This essay was written on the classic text by Jean Jacques Rousseau – “Emile or On Education”. This seems to be the origin of a lot of the arguments for self-directed learning and also the source of their confusion. Rousseau posits a concept called well regulated freedom, which is actually a highly controlled kind of freedom. He makes references to the difficulty of the distinction when he refers to a confusion between ‘license and liberty’ (p.80). In believe that in his view, liberty will lead to happy children, whereas license will lead to spoiling.
How to achieve liberty for children is the thorny issue and what it actually looks like can also be confusing. In the essay I’ve focused more on how the book educates the reader than on a deeper exploration of his concepts, which I hope to return to. I’ve introduced my own concept here of ‘willful naïveté’ which I must make clear in the context of my blog is not something I advocate in practice. As an ALF I tend to a much more genuine/honest relationship with young people. I find it hard to talk to kids about Santa Klaus, which in terms of ‘willful naïveté’ could be illustrative.
You might lead your kids to believe in Santa Klaus if you think you could use the revealing of its falsehood to be a lesson in false beliefs. The problem is that if you miss the chance to tell your kids yourself, they may discover for themselves and then they will resent you. Rousseau goes so far as to say they will never trust you again (he doesn’t mention Santa, fyi). Though perhaps this is a bad example: Rousseau never actually tells a straight out lie (like Santa, hope no kids are reading this). Instead he manipulates situations and environments, or educates by things. There is a similar danger that if the children become aware that you are with holding some thing from them, they will feel cheated if they discover it in spite of you. Imagine a parent who never introduces a child to the Internet and they discover it at school. These are likely crude examples that do not fit, you were warned.
Incidentally, one of the arguments I didn’t have room for in the essay (1500 words) was that the conjunction ‘OR’ in the title of the book itself is suggestive of the dualism I write about. Enough.
Raising a Glass of Rousseau: On Educating the Diligent Reader
Abram de Bruyn
Emile: or On Education is a masterful work of pedagogy which has inspired progressive educators since its publication more than 250 years ago. Rousseau’s arguments for a form of natural learning and greater freedom in childhood are compelling in their own right, but it’s not until we contend with the complexity of his concept of well-regulated freedom combined with the impossible omnipresence of his governor and seclusion of his student that we begin to understand our entanglement. This essay argues that Rousseau uses willful naiveté, a kind of bad faith act, in the work of Emile to convince young pedagogues that radical change is possible and necessary. The diligent reader is drawn in by his examples and, in the ultimate performance of well-regulated freedom, discovers the Rousseau-Emile relationship to parallel that of writer-reader. Not only does this sleight of hand resolve our earlier objections to well regulated freedom, it also suggests the necessity of a willful naïveté on the part of change agents to break from the failure of status-quo pedagogy.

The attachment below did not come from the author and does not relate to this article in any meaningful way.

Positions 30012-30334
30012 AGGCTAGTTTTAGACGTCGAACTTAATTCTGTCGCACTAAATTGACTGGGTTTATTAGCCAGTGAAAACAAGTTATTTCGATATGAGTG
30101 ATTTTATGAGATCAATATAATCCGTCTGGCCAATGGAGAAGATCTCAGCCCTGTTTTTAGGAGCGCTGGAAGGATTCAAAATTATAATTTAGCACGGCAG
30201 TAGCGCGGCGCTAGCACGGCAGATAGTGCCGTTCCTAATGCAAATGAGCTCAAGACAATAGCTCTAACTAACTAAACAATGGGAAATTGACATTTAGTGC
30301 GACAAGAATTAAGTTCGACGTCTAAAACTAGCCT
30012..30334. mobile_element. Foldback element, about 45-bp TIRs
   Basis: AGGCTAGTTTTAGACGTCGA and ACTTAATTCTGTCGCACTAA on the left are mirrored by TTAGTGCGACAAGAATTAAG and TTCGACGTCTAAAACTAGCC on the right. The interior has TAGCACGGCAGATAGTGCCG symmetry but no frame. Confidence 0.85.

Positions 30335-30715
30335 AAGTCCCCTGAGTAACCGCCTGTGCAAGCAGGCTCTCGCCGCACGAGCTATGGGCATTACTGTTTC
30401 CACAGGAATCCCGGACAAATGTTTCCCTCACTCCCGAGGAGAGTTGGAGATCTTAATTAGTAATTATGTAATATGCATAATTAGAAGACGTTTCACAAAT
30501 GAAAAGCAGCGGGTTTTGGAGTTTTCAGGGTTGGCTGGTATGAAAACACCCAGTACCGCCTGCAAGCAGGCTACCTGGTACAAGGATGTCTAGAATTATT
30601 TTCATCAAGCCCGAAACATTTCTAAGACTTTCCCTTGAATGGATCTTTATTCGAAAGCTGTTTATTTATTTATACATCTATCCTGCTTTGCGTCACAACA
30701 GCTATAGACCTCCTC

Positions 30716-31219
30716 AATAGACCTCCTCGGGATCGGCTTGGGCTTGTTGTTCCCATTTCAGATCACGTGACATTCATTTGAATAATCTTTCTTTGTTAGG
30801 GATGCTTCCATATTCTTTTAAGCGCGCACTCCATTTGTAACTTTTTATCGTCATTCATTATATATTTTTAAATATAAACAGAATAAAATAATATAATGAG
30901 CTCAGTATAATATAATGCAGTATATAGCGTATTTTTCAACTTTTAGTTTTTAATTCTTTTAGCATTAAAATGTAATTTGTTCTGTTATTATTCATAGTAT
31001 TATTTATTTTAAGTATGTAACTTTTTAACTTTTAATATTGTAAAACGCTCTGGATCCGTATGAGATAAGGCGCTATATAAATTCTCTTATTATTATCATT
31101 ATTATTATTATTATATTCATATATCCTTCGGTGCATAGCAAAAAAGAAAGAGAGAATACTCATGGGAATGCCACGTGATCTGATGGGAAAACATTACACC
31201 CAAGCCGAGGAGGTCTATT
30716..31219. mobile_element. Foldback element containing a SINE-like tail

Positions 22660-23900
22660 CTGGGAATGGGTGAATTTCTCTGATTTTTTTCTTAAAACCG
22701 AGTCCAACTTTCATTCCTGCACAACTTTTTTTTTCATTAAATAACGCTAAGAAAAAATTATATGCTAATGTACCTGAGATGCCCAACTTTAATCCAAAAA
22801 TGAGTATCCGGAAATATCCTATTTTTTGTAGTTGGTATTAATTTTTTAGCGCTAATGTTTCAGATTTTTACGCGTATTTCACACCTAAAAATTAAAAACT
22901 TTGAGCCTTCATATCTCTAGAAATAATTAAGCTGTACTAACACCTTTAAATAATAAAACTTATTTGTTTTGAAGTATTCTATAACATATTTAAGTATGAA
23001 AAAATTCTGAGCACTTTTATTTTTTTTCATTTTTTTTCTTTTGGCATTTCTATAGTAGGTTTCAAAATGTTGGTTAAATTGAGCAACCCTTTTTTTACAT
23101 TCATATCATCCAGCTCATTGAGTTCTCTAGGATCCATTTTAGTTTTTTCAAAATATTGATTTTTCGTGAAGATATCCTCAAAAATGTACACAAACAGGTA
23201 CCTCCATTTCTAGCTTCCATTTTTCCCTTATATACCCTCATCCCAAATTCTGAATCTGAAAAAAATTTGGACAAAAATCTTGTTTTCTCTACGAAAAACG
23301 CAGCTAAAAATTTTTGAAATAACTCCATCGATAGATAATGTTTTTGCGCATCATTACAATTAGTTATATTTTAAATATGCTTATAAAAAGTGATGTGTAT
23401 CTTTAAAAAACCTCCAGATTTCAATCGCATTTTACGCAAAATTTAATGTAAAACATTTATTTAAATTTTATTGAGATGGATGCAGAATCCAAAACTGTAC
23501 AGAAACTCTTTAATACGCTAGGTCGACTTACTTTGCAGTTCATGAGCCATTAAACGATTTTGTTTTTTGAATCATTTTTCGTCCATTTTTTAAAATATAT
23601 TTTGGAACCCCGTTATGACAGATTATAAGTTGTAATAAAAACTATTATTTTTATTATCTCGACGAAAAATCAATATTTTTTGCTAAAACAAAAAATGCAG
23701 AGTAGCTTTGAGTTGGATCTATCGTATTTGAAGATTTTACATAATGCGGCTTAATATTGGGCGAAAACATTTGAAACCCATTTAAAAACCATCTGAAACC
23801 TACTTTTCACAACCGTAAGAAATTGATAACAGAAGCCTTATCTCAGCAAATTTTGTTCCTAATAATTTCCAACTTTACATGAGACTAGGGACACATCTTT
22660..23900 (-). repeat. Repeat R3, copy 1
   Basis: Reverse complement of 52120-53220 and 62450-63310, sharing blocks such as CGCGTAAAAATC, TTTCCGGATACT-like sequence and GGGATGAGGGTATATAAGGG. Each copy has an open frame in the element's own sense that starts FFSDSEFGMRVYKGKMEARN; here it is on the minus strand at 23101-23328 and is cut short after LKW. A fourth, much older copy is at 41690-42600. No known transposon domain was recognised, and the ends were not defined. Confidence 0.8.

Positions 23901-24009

Raising a Glass
I contend that this book was written for diligent readers acting dually to outline a radical pedagogy and enact it thru dialogue with the reader qua reader in the tradition of a true classic. It is not enough for the author to explain his ideas, surreptitiously applying his pedagogy on the reader, he shapes our experience with dual intent: to make the reader share Emile’s experiences and to prove the possibility of his methods. Rousseau’s vision for education is a radical shift from the traditional methods, conceding that the reader will object to his model saying it is not based in reality; that is their experience of reality. Having been miseducated, the reader will imagine their (corrupted) childhood experience to be natural and will always imagine children in this light (p.315). This is precisely why he must make the reader experience the type of education he proposes, as the text serves to place the reader in parallel relation to the lessons of Emile.
In a sense, the reader is Emile, an industrious, diligent child who grows up through the text, even as that name is also Rousseau’s idealized childhood manifest. To understand this, consider the ambiguous bi-stable nature of a “Rubin’s Glass” metaphor: though we are looking directly at our subject, Emile as Emile, we are also in dialogue with a classic text as a reader; we enter an environment wholly crafted for our arrival. Unlike the glass metaphor, Rousseau is also our eyes – we see only what he wants us to see; he reveals hints at his jeux but like Emile we become aware of his manipulations only after they have proved their lessons.
I call this form of manipulation by Rousseau willful naïveté, this naïveté is intentional, disingenuous and temporarily well concealed. Compare with Socrates in the Apology, where it could be supposed that he truly ‘does not know’. Rousseau does know what he is doing; he tells the diligent reader in advance that he must trick us, we say impossible, then he reveals his success. It is an act of bad faith that serves a greater good. Though we, like Emile, may object to manipulations, our friendship has been secured by the time we learn of them, and only via Rousseau’s playful nods.
If my method by itself answers objections, it is good. If it does not answer them, it is worthless. I shall proceed. p.117
The Diligent Reader
Rousseau proposes educating ‘the natural man’ (p.41) and suggests that the reader will have ‘made a few steps’ in this research through his book. The metaphor is suggestive, but it is not until Book II with the introduction of well-regulated freedom, that the reader is both aroused and ired by his proclamations. Though it encompasses Rousseau’s ideas of amour-de-soi and amour-propre, for brevity I will focus on how he crafts our responses by raising objections, illustrating well regulated freedom in action.